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SLAP Tear (SLAP Lesion): Causes, Symptoms, Diagnosis and Treatment

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A SLAP tear or SLAP lesion is an injury to the glenoid labrum (fibrocartilaginous rim attached around the margin of the glenoid cavity). Tears of the superior labrum near to the origin of the long head of biceps were first described among throwing athletes by Andrews in 1985.

The label of ‘SLAP’, an abbreviation for superior labrum anterior and posterior, was coined by Snyder et al, who went on to create a classification system for these lesions.

SLAP Tear 

A total of four types of superior labral lesions involving the biceps anchor have been identified. 

Type I concerns degenerative fraying with no detachment of the biceps insertion.

Type II is the most common type and represents a detachment of the superior labrum and biceps from the glenoid rim. 

Type III represents a bucket-handle tear of the labrum with an intact biceps tendon insertion to the bone. 

Finally, type IV lesions, the least common type represents an intra-substance tear of the biceps tendon with a bucket-handle tear of the superior aspect of the labrum.

Type V: a Bankart lesion that extends superiorly to include a Type II SLAP lesion.

Type VI: an unstable flap tear of the labrum in conjunction with a biceps tendon separation.

Type VII: a superior labrum and biceps tendon separation that extends anteriorly, inferior to the middle glenohumeral ligament.

Recently Nord and Ryu have added several previously unclassified lesions to the classification scheme. A Type VIII SLAP lesion is a SLAP extension along the posterior glenoid labrum as far as 6 o’clock. 

A Type IX lesion is a pan-labral SLAP injury extending the entire circumference of the glenoid. A Type X lesion is a superior labral tear associated with posterior-inferior labral tear (reverse Bankart lesion ).

Clinically Relevant Anatomy

The shoulder complex is one of the most sophisticated areas of the body. The shoulder is made up of five joints; the Acromioclavicular Joint, the Sternoclavicular Joint, the Glenohumeral Joint, Scapulothoracic Joint and Suprahumeral Joint and four linked bone groups; the clavicula, sternum, Scapula and the humerus which are related and work together.

The major joint is the Glenohumeral Joint, which is also called the ‘ball in a socket’ joint because of the humeral head (ball) that articulates with the glenoid cavity (glenoid fossa of scapula or socket).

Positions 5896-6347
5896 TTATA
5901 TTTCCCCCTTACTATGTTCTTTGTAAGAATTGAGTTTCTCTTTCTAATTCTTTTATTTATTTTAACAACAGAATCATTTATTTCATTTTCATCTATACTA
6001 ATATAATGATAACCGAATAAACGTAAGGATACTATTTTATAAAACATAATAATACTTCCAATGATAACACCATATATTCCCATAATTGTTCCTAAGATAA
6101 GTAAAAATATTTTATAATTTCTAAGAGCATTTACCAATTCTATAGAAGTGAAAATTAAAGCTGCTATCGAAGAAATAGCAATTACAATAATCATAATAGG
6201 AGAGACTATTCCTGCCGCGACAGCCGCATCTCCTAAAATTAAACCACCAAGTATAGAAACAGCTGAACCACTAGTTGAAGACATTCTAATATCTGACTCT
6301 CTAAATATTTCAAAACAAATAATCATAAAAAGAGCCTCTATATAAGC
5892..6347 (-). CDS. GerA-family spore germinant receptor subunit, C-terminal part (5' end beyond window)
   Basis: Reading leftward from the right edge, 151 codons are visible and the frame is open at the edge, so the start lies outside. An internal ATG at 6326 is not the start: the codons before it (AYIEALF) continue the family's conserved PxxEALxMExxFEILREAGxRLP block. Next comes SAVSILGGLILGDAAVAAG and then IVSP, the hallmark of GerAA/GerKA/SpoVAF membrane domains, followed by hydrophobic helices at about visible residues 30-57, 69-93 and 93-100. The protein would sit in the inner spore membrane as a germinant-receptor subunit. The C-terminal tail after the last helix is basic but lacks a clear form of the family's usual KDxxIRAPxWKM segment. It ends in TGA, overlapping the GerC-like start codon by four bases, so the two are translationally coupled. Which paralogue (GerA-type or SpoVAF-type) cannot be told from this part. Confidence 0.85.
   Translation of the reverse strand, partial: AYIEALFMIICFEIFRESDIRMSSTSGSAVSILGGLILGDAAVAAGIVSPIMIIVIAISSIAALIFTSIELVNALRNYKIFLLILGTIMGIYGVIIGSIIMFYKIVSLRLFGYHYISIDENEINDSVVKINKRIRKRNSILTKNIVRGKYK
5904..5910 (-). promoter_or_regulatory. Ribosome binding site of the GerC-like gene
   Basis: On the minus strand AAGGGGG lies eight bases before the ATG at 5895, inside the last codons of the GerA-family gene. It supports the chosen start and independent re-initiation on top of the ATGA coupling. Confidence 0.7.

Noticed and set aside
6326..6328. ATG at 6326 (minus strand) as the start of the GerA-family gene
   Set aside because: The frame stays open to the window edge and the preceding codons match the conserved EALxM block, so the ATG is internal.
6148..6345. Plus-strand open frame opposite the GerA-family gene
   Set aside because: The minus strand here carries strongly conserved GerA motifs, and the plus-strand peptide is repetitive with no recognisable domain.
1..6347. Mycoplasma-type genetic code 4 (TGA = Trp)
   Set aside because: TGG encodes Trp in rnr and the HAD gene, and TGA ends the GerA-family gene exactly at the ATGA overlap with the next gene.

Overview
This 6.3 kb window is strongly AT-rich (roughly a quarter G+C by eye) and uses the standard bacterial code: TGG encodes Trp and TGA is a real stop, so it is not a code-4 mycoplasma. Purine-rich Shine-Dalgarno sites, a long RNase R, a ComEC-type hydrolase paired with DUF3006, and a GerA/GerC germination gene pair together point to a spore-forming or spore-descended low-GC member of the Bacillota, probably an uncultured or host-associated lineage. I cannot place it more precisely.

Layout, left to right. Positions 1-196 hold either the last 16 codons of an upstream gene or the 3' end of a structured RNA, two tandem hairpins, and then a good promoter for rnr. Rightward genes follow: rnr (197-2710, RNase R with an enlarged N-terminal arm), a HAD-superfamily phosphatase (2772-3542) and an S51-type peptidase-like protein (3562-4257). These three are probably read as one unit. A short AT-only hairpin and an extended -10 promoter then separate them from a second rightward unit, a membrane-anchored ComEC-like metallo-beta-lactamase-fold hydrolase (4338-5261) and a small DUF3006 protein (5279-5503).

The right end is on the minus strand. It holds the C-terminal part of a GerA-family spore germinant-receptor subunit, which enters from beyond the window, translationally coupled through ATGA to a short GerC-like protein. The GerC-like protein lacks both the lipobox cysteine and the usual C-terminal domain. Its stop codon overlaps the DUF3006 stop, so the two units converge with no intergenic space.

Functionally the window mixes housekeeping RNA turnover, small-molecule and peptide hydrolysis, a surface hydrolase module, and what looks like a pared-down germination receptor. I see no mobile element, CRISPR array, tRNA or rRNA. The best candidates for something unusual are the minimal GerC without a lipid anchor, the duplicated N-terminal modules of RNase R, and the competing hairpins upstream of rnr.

But the humeral head is larger than the fossa and so the socket covers only a quarter of the humeral head.

A circumflexial rim of fibrocartilaginous tissue called labrum glenoidalis firmly attaches to the glenoid fossa thereby increasing the articular surface area and the stabilisation of the glenohumeral joint.

The long arm of the biceps inserts directly into the superior labrum, which also provides stabilisation to the superior part of the joint.

In addition, the rotator cuff muscles are essential to ensure dynamic shoulder stability as they prevent excessive translations of the humeral head at the level of the glenoid fossa.

Important variations in the normal anatomy of the labrum have been identified. Three distinct variations occur in over 10% of patients.

An isolated sublabral foramen,

A sublabral foramen with a cord-like middle glenohumeral ligament

A cordlike middle glenohumeral ligament without tissue at the anterosuperior labrum. The identification of these normal variants can help to prevent the misdiagnosis of labral lesions.


The age of the patient has an impact on the superior labrum. From the average age of 35, the superior labrum is less firmly attached to the glenoid than in people under the age of 30. In the age category 30 to 50, there are more chances of tears/defects in the superior and anterior-superior regions of the labrum (noted in cadavers). 

In the age category 60 years or older, circumferential lesions have been identified. Thus, we can conclude that there is an age-related effect in which the older the patient is, the more likely he will incur a SLAP lesion, due to age-related changes.

In one study, half of the cases that had a SLAP lesion were 40 years old patients who showed signs and symptoms of instability after a history of acute trauma, repetitive injury, fall on an outstretched arm, or an injury from heavy lifting. Most of them had a type II SLAP lesion. 

They also noticed that the type II SLAP lesions in patients under 40 were associated with a Bankart lesion, other than a type II SLAP lesion in patients under 40 years old, whose SLAP lesion were associated with a tear of the supraspinatus tendon and osteoarthritis of the humeral head.

There are a lot of different mechanisms of injury that can result in a SLAP lesion. The following causes have been found:

  • Repetitive throwing,
  • Hyperextension,
  • A fall on an outstretched arm,
  • Heavy lifting,
  • Direct trauma.

The two most common mechanisms are falling on an outstretched arm in which there is a superior compression, and a traction injury in the inferior direction.

Falling on an outstretched arm is an acute traumatic superior compression force to the shoulder. In this situation the shoulder is abducted and slightly forward-flexed at the time of the impact.

A subsequent study found that the most common mechanism of injury was a fall or direct blow to the shoulder, occurring in 31% of patients.

A significant number of patients with superior glenoid lesions and concomitant impingement or rotator cuff disease in the absence of trauma has also been identified. Indeed, Snyder et al found partial-thickness or full-thickness rotator cuff disease in 55 (40%) of 140 patients with SLAP lesions. 

Superior migration of the humeral head can result from a rotator cuff that is not effectively performing its role as a humeral head depressor. The superior labrum and biceps anchor could theoretically be gradually lifted off the glenoid as a result of chronic repetitive superior translation of the humeral head on the glenoid rim.